By JAMES HOOKWAY
BANGKOK—Philippine President Benigno Aquino III faces a delicate task in China this week: taking up his country’s claim to the troubled waters of the South China Sea without undermining the increasingly important economic relationship between the two countries.
China is now the Philippines’ third-largest trading partner, with bilateral trade up 35% to $27.7 billion in 2010, and Manila views its gigantic northern neighbor as a potentially valuable source of investment and tourism. Philippine officials have said they expect Mr. Aquino to sign commitments on this trip, which runs from Tuesday to Saturday, that could generate $50 billion in two-way trade by 2016.
But relations between the two countries have grown distinctly frosty this year over their claims to the South China Sea. Mr. Aquino is urging China to join his call to have the United Nations International Tribunal for the Law of the Sea settle a patchwork quilt of competing claims to the potentially oil-rich Spratly Islands, though Beijing earlier rejected the Philippines’ proposal.
“China’s not to going to throw the dice at a tribunal which could undermine their claim to the entire region,” said Carl Thayer, a professor at the Australian Defence Force Academy at the University of New South Wales and a long-time observer of the South China Sea dispute. “There’s too much at stake and China is in a much stronger position.”
After meeting with President Hu Jintao and Premier Wen Jiabao, Mr. Aquino plans to visits Xiamen, where his late mother, democracy icon Corazon Aquino, planted a tree on a visit nearly two decades ago. Like many Filipinos of Chinese ancestry, she traced her roots to Fujian province. Mr. Aquino also plans to bring at least 200 Filipino businesspeople to help step up trade and encourage Chinese investment in mining and infrastructure projects that he hopes will ramp up economic growth at home.
Analysts say Mr. Aquino will be wary of doing anything that could trip up his economic mission. Last week he told Chinese media in Manila that the countries’ relationship was like a marriage and that both sides have a role in making it work. But Mr. Aquino is also facing pressure to stand up to China.
“He’ll get criticized if he doesn’t raise the South China Sea,” said Ian Storey at the Institute of Southeast Asian Studies in Singapore.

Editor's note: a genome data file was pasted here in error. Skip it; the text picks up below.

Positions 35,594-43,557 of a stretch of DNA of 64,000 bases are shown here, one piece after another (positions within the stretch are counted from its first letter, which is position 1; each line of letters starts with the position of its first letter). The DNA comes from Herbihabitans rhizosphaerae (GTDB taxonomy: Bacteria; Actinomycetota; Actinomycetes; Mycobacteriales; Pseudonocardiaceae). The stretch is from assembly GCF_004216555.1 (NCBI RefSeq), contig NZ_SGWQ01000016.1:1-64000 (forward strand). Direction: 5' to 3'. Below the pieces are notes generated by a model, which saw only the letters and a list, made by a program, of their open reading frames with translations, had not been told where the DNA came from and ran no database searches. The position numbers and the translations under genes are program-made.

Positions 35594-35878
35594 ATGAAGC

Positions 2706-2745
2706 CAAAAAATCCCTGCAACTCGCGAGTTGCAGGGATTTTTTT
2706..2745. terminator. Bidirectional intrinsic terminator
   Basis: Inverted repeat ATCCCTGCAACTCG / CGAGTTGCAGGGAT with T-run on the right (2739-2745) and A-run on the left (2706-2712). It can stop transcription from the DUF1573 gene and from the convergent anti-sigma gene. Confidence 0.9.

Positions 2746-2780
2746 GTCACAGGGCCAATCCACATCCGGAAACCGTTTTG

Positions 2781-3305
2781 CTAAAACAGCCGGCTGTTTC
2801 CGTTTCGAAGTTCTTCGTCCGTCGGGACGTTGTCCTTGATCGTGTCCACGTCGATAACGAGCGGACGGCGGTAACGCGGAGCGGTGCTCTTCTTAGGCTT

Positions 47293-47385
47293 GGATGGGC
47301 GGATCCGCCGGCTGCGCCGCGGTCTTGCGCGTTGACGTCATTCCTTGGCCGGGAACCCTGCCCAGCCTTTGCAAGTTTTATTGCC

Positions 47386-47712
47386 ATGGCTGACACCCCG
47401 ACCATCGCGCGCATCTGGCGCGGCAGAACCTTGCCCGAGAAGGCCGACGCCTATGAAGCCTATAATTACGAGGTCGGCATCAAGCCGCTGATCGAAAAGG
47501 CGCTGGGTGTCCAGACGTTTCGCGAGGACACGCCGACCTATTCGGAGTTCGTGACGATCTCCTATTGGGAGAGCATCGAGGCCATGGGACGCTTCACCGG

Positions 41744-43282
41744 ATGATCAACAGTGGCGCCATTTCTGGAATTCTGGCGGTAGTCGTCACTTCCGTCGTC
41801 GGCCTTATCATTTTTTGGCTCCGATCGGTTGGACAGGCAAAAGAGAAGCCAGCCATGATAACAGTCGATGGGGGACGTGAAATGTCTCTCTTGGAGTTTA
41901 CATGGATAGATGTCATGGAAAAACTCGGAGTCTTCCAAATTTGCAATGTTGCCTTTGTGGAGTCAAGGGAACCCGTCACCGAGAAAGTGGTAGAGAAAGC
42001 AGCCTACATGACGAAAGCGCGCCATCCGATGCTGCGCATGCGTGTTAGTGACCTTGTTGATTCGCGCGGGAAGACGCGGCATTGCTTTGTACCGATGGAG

The Philippines has pressed its claims to the South China Sea harder in recent months. Under previous President Gloria Macapagal Arroyo and during the early months of Mr. Aquino’s presidency, the Philippines went out of its way to curry favor with China.
Last December it chose not to send a representative to the Nobel Peace Prize ceremony in Norway honoring Chinese dissident Liu Xiaobo, a gesture aimed at saving the lives of three Filipinos sentenced to death by China after being convicted of smuggling drugs into the country. But when the three were executed in March despite the Philippines’ appeals for clemency, Mr. Aquino began taking a harder approach to Beijing.
Philippine officials have accused Chinese vessels of hindering oil and gas exploration in a portion of the waters known as Reed Bank, and the Philippines has vowed to step up its military capabilities to defend the country’s economic interests. The U.S. has said it will assist the Philippines, a treaty partner, in the event hostilities break out in the South China Sea, which in addition to having oil and gas potential is a rich fishery
Vietnam, too, has complained loudly of China’s increasingly assertive claims to the South China Sea.
Hanoi claims parts of the Paracel and Spratly island chains, while the Philippines claims the Spratlys. Brunei, Malaysia and Taiwan also maintain claims to parts of the sea, crossed by some of the world’s busiest shipping lanes. The long-running dispute has triggered intermittent and sometimes lethal clashes.
In June, Vietnam accused a Chinese fishing boat, backed up by two military vessels, of snapping the cables on an oil-exploration craft. That incident followed a similar one in May and triggered a sharp exchange of words between Hanoi and Beijing. Vietnam later held a series of live-fire exercises in its waters.
China, which dismisses the complaints of both Vietnam and the Philippines, has said repeatedly that it would prefer to negotiate rights to the South China Sea with other claimants individually—according to analysts, out of concern that in a multilateral setting its substantial military and economic power might be diluted. The U.S. angered China last year by lending its support to proposals for multiparty talks.
Tensions have escalated since China launched its first aircraft carrier earlier this month, enabling Beijing to project its military power much farther than previously. Vietnam and the Philippines, though they lag far behind China, also are working to upgrade their naval power. Vietnam expects to take delivery of six Russian-made submarines in three years, while the Philippines last week took delivery of its newest warship, a former U.S. Coast Guard cutter.